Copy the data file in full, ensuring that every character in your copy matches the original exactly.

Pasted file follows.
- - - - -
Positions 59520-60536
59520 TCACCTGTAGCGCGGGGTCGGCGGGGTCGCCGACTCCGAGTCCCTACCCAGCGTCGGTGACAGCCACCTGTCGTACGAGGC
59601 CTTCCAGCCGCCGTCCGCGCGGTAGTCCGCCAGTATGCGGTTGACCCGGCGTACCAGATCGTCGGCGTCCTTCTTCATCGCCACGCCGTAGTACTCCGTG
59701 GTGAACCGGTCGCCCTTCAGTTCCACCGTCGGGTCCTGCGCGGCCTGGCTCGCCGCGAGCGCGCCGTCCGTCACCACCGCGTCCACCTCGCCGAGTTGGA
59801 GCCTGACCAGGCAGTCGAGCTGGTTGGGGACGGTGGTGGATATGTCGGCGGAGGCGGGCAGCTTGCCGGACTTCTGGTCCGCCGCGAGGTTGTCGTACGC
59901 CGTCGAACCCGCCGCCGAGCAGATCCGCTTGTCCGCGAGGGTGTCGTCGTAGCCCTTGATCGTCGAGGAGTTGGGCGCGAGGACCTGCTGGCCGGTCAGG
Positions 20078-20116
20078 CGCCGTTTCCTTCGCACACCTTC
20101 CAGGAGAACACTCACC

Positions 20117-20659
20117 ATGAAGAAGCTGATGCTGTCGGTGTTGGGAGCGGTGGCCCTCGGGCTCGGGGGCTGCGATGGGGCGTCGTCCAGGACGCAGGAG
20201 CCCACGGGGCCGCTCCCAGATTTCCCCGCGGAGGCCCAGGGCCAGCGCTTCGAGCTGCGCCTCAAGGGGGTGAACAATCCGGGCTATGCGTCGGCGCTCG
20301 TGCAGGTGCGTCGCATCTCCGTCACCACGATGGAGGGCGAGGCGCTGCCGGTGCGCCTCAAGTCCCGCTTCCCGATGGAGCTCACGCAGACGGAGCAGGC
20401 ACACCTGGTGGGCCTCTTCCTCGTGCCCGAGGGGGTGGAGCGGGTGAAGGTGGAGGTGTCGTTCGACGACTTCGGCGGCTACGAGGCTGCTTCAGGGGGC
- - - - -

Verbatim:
Positions 59520-60536
59520 TCACCTGTAGCGCGGGGTCGGCGGGGTCGCCGACTCCGAGTCCCTACCCAGCGTCGGTGACAGCCACCTGTCGTACGAGGC
59601 CTTCCAGCCGCCGTCCGCGCGGTAGTCCGCCAGTATGCGGTTGACCCGGCGTACCAGATCGTCGGCGTCCTTCTTCATCGCCACGCCGTAGTACTCCGTG
59701 GTGAACCGGTCGCCCTTCAGTTCCACCGTCGGGTCCTGCGCGGCCTGGCTCGCCGCGAGCGCGCCGTCCGTCACCACCGCGTCCACCTCGCCGAGTTGGA
59801 GCCTGACCAGGCAGTCGAGCTGGTTGGGGACGGTGGTGGATATGTCGGCGGAGGCGGGCAGCTTGCCGGACTTCTGGTCCGCCGCGAGGTTGTCGTACGC
59901 CGTCGAACCCGCCGCCGAGCAGATCCGCTTGTCCGCGAGGGTGTCGTCGTAGCCCTTGATCGTCGAGGAGTTGGGCGCGAGGACCTGCTGGCCGGTCAGG
Positions 20078-20116
20078 CGCCGTTTCCTTCGCACACCTTC
20101 CAGGAGAACACTCACC

Positions 20117-20659
20117 ATGAAGAAGCTGATGCTGTCGGTGTTGGGAGCGGTGGCCCTCGGGCTCGGGGGCTGCGATGGGGCGTCGTCCAGGACGCAGGAG
20201 CCCACGGGGCCGCTCCCAGATTTCCCCGCGGAGGCCCAGGGCCAGCGCTTCGAGCTGCGCCTCAAGGGGGTGAACAATCCGGGCTATGCGTCGGCGCTCG
20301 TGCAGGTGCGTCGCATCTCCGTCACCACGATGGAGGGCGAGGCGCTGCCGGTGCGCCTCAAGTCCCGCTTCCCGATGGAGCTCACGCAGACGGAGCAGGC
20401 ACACCTGGTGGGCCTCTTCCTCGTGCCCGAGGGGGTGGAGCGGGTGAAGGTGGAGGTGTCGTTCGACGACTTCGGCGGCTACGAGGCTGCTTCAGGGGGC